The Best Brands on Twitter Don’t Tweet Like Brands

Even the best brands like to talk about itself on social media—that’s the whole point. But that doesn’t mean they have to do it all the time while sounding braggadocious.

Does anyone care what SpahgettiOs thinks about Pearl Harbor? Or how Totino’s feels about the newest X-Men movie? What about when Kenneth Cole joked that violent protests in Egypt were a result of the clothing line’s new spring collection?

No matter how many cringe-worthy tweets we’ve seen in the past, branded Twitter accounts seem fixated on capitalizing on the latest trend, whether it’s national tragedy or a totally unrelated movie release. So how can a brand avoid embarrassing itself on Twitter, or even shine as an account people want to follow for content?

The big thing to always keep in mind about Twitter, compared to other major social networks, is that it’s place for conversation. Hashtags and trending topics allow anyone on Twitter to contribute to a global conversation about everything from breaking news to television shows to hobbies.

But just like in face-to-face conversations, there are certain unwritten rules. Unless you’re already the focus of an exchange, trying to make the conversation about yourself only comes across as arrogant. Also if you have nothing to contribute, you shouldn’t force it. Just because everyone is talking about a recent celebrity death doesn’t mean that Four Loko has to provide the eulogy.

Playing with pop culture

What elevates the best brands on Twitter is a firm understanding of their Twitter audience. They comment on pop culture stories that interest them, rather than just using their voice to segue the conversation back to a self-serving message. For example, check out Arby’s Twitter feed, which tweets a lot about popular films and video games. The tweets have a clear audience and cleverly reference Arby’s products without distracting from the original story. With this approach, Arby’s can contribute to a dialogue rather than interrupt it. It’s a smart way to piggyback on a current trend without hogging the spotlight.

One way to pull this off, demonstrated by film distributor A24, is to let other people talk about you. Instead of constantly promoting its own work, A24 retweets other people’s positive reactions to its films. The company balances this out with a healthy amount of tweets about movies that have nothing to do with its productions. The tactic makes A24 seem like a fellow cinephile that cares more about filmmaking than pumping up its own releases.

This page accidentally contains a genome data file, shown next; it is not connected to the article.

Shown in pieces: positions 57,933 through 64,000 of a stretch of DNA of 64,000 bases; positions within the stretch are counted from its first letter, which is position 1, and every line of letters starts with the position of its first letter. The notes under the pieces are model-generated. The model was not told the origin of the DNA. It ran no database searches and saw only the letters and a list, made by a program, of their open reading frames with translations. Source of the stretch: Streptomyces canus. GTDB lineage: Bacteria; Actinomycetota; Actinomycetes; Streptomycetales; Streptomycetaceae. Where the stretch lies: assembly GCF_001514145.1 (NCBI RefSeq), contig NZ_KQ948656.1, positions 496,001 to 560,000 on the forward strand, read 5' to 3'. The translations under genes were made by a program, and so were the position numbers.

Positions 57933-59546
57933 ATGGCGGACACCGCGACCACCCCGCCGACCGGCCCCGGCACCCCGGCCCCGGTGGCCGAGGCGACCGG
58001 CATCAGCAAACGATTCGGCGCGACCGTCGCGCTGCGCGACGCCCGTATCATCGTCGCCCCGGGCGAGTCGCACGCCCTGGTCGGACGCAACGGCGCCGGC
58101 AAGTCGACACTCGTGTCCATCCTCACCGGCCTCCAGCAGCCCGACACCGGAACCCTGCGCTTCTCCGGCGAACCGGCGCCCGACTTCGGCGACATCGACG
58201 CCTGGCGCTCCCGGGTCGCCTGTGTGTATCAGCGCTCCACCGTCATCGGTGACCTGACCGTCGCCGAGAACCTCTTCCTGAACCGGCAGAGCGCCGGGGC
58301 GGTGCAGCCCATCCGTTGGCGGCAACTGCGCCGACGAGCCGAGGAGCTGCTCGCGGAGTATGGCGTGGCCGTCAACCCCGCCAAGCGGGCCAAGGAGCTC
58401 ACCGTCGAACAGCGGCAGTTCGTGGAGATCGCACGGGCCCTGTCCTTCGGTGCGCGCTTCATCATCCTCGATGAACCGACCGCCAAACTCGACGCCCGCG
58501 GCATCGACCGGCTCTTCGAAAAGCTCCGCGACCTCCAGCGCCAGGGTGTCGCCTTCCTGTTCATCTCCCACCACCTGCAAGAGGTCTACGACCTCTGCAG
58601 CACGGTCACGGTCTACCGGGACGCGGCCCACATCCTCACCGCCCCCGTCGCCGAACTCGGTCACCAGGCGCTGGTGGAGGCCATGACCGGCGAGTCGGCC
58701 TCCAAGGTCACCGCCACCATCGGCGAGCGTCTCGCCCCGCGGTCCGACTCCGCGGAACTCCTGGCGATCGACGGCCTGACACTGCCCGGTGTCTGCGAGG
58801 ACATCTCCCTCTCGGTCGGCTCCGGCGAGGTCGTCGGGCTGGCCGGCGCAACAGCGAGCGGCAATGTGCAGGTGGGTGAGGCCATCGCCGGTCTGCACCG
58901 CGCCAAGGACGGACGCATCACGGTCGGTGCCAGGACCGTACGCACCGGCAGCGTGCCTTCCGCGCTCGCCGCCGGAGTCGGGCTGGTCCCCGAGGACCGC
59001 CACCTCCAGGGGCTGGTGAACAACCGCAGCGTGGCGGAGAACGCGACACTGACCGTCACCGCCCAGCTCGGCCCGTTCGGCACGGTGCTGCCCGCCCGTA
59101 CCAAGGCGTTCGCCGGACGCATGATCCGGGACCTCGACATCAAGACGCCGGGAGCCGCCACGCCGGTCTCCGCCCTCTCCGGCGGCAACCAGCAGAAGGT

Self-deprecating humor

An alternate approach to talking about yourself is to do so with tongue firmly in cheek. We’re at a point where people begrudgingly accept brands on Twitter, so if you’re a brand, make fun of yourself. People will want to laugh with you. One of the most successful examples of this, at least according to various video game blogs, is the Sonic the Hedgehog account. The social media editor tweets jokes at the brand’s expense, nods to its fanbase, and mentions other video game accounts in order to keep fans engaged between new releases or news. Sonic doesn’t hesitate to tweet about itself, but that’s okay when it’s the butt of a joke.

One account that relies on a weird and maybe unrepeatable version of self-deprecation is ad agency R/GA, which takes the piss out of the ad industry on Twitter, specifically making fun of social media marketing. Often cynical and arguably hostile, R/GA shows off a refreshing self-awareness by complaining about buzzwords and throwing shade and snark at poorly conceived brand tweets.

For years, Chapin Clark has run the R/GA account. In 2013, Adweek profiled him with a story titled “Meet the Man Behind the World’s Best Ad Agency Twitter Feed.” In the Q&A, Clark has the perfect explanation of what brands need to do to succeed on Twitter: “Don’t assume that because of your name and reputation people who are chatting with their friends, sharing photos posted by their favorite celebrities, and watching sneak previews of hotly anticipated movies are then going to be interested in reading your press releases.”

After all, Twitter was originally designed for people, not brands. So it stands to reason that you’ll be better off talking to followers as people rather than targets you want to manipulate. And if you disagree, well, just go read Brands Saying Bae.



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